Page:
A complete guide to French Vowels

French Aug 24, 2020

French Pronunciation can be quite tricky for beginners, but it doesn’t have to be burdensome. Understanding the most basic pronunciation rules is a passport to a smoother learning journey for new French learners.

This article is a quick but thorough guide to French Vowels that will be useful if you struggle with pronunciation. Keep reading.

Basic oral vowels

The vowel “A”

IPA Description Example
/a/ “ah" like the American English “father” but with your tongue just a bit higher and further forward. la

The vowel “E”

The vowel “E” IPA Description Example
before a double consonant /e/ It's pronounced “eh" like “bed” in American English une pelle
before final pronounced consonants la mer
at the end of monosyllables, when e comes after a consonant /ə/ It's similar to the sound “uh" in American English “her" le
at the end of a syllable, inside a word petit
before a single consonant and a vowel le cheval
final silent It's not pronounced. une cave
at the end of monosyllables when e follows another vowel une roue

The vowel "I"

IPA Description Example
/i/ It’s like the “ee” (pronounced /i:/) in the English word “knee.” un livre

The vowel “O"

The vowel “O” IPA Description Example
is the final sound in a word [o] It’s similar to English’s long “o” (pronounced /əʊ/) sound as in "go”, but without the diphthong to a "ʊ" sound at the end. trop
is followed by a z sound rose
has a circumflex (ô) allô
When O is followed by any consonant sound other than [z] [ɔ] It’s similar to the short u sound (or /ʌ/) as in the English word "son." sonner

The vowel “U"

The vowel “U” IPA Description Example
after g- and q- silent It's not pronounced. la guitare
in most case /y/ The vowel u is pronounced as a mix of the two sounds above: try to make the sound ee with rounded lips. une rue

The French nasal vowels

Normally when a vowel or vowel combination is followed by the letters m or n, that vowel is nasalized. When this is the case the letters m or n are not pronounced; they serve only to mark the nasalization. And these nasal vowels are pronounced by passing air through the mouth and nose.

Example: un bon vin blanc (a good white wine)

The letters 'on' are pronounced with the nasalized vowel [ɔ̃]

non

le son

citron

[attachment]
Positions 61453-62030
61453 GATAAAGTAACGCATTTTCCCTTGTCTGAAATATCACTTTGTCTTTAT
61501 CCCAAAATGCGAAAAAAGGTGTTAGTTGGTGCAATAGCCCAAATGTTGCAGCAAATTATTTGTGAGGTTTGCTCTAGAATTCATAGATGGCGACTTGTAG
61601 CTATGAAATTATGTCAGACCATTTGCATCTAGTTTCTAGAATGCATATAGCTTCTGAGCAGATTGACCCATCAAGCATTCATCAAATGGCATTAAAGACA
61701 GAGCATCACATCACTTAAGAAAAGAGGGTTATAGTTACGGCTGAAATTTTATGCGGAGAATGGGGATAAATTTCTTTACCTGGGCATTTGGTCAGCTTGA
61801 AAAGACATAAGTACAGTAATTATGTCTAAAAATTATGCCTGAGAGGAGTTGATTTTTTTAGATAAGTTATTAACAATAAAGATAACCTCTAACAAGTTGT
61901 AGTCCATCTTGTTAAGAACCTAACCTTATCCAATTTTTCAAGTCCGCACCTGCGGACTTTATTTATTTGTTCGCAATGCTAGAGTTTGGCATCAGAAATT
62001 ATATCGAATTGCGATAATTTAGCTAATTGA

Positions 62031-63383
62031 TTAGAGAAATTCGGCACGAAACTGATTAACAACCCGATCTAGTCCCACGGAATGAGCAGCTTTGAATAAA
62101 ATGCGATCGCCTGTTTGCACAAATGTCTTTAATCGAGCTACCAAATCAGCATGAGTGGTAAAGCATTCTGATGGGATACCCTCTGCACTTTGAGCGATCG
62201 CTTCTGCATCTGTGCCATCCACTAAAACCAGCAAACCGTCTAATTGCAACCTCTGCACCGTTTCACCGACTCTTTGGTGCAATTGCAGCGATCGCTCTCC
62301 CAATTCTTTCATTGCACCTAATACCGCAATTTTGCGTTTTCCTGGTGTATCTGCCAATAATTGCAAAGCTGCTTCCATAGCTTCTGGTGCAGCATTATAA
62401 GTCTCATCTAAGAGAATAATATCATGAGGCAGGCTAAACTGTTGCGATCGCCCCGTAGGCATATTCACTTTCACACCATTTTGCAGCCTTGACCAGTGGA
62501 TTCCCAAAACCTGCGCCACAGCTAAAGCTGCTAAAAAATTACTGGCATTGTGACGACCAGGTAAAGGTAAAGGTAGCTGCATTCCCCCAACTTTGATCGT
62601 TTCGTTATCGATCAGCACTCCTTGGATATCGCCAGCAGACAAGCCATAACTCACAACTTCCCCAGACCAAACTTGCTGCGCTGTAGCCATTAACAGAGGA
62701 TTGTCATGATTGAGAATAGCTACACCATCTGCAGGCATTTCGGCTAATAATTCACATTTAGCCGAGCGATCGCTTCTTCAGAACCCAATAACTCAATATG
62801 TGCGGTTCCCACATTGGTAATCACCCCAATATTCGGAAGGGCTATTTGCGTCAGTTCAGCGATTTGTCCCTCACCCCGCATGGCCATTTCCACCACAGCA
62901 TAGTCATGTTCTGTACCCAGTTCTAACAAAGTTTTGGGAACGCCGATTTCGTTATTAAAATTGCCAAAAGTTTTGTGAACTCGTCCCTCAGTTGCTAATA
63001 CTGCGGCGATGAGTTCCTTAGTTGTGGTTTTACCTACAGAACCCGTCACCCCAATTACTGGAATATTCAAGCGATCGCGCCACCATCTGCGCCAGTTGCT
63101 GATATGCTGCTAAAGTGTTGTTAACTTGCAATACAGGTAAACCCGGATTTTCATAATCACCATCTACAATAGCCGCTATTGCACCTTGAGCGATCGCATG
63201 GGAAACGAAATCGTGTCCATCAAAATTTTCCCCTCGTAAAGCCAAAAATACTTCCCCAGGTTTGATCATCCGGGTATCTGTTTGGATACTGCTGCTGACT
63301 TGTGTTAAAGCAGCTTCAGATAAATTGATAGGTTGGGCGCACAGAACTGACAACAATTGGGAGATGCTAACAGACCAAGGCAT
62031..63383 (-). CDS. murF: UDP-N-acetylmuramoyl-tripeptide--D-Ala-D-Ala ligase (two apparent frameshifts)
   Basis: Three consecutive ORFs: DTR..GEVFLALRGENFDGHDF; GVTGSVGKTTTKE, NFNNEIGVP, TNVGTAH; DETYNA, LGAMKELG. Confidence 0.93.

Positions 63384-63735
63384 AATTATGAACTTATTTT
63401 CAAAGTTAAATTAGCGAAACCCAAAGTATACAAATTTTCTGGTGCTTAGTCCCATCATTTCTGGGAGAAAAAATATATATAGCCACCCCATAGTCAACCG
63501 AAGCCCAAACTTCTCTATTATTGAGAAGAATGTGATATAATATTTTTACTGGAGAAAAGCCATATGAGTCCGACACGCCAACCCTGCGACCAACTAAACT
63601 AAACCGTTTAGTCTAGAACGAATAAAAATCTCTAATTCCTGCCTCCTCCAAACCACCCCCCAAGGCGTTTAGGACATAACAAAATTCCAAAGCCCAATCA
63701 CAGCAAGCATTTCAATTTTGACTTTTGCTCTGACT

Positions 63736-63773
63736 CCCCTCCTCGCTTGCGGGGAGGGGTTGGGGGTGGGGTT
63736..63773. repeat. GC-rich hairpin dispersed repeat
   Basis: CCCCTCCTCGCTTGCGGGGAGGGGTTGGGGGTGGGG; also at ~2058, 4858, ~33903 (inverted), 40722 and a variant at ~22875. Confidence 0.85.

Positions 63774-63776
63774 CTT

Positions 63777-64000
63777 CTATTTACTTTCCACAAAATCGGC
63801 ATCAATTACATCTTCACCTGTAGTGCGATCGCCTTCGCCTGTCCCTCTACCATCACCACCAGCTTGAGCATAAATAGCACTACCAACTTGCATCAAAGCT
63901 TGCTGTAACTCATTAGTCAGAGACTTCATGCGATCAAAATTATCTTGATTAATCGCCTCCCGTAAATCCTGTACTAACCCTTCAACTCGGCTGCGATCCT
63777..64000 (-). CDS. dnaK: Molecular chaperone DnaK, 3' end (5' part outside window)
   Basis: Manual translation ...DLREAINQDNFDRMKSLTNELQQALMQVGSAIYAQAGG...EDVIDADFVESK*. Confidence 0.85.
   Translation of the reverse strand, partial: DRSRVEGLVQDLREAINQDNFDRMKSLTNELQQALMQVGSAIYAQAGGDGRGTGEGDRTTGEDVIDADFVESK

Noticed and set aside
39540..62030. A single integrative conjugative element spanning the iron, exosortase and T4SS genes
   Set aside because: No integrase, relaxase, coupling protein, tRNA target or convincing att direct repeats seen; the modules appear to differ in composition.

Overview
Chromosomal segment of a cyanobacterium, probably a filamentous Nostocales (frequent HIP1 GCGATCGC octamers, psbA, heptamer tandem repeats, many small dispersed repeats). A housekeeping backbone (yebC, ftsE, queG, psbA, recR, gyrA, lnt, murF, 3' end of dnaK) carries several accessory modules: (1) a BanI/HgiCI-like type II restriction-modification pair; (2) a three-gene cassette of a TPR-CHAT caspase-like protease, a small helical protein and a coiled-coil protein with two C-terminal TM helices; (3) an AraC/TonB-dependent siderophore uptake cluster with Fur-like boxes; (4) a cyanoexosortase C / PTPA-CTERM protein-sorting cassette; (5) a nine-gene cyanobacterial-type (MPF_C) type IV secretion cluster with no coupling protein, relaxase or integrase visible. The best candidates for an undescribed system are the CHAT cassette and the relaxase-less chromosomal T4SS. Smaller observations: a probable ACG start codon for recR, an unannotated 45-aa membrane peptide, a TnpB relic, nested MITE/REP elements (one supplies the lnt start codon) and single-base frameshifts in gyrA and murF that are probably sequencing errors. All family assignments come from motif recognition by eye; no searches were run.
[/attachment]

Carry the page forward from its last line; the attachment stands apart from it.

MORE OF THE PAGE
The letter combinations 'ain', 'aim', 'eim', 'ein', 'in', 'im', 'ym', 'yn' and 'ien' all have the nasalized vowel sound [ɛ̃]

la fin

le pain

le sein

The letter combination 'un' is pronounced with the nasalized vowel [œ̃] .

un

lundi

The letters 'an', 'en', and 'em' are pronounced with the nasalized vowel [ɑ̃]

une dent

il chante

Broken nasal vowels

If the m or n is followed by a mute e, the vowel is not nasalized.

une

If a vowel immediately follows the m or n and that vowel is not a mute e, the m or n is part of the syllable of this vowel and is therefore not nasal.

ami

nasal voiced
un une
pain peine
ampleur ami

Semi-vowels

We are closed to the end of this article, be patient. The next thing you need to understand is how semi-vowels work.

The rule is, when followed by another vowel, vowel sounds like /i/, /y/, and /u/ are transformed into the semi-vowels /j/, /ɥ/, and /w/. These semi-vowels, also called glides or semi-consonants, are vowel-like segments that behave like consonants.

Semi-vowel Corresponding vowel Examples
[j] [i] bien, un accueil
[w] [u] oui, ouest
[ɥ] [y] huit, la pluie

The sound [j] also appears as a single consonant, with very different spellings:

e.g.: aïe, œil, payer, maquiller, oublier

Diphthongs (vowel combinations)

Diphthongs IPA Description Example
ai / ei /e/ pronounced like /e/ in the English word “bed”. Note that adding an n at the end of the combinations ai or ei will form a completely different sound. ain and ein are nasal vowels. faire, seize
au / eau /o/ pronounced like /o/ in the English word “boat" faux, un gâteau
eu / œu /œ/, /ø/ like ay but with lips rounded to produce an oh-like sound une heure, la sœur
ou /u/ pronounced like "oo" in the English word “root" une roue, fou
oi /wa/ pronounced like the combination "oa" un roi, le poisson

So that's pretty everything you need to know about French Vowels. To understand the way they work, it is especially important that you pay attention to native speakers when they talk and try to imitate them as much as you can.

Of course, you don’t need to be in France to do that. There are plenty of French-speaking movies and videos on the Internet that will aid you in learning French pronunciation without stripping away the fun because learning without fun is not worth it!

If you're interested in learning other pronunciation aspects, check out our blog posts. I hope this guide will be helpful to you. Share with us all the vowels that you find the most challenging in the comment below. Happy learning!😎

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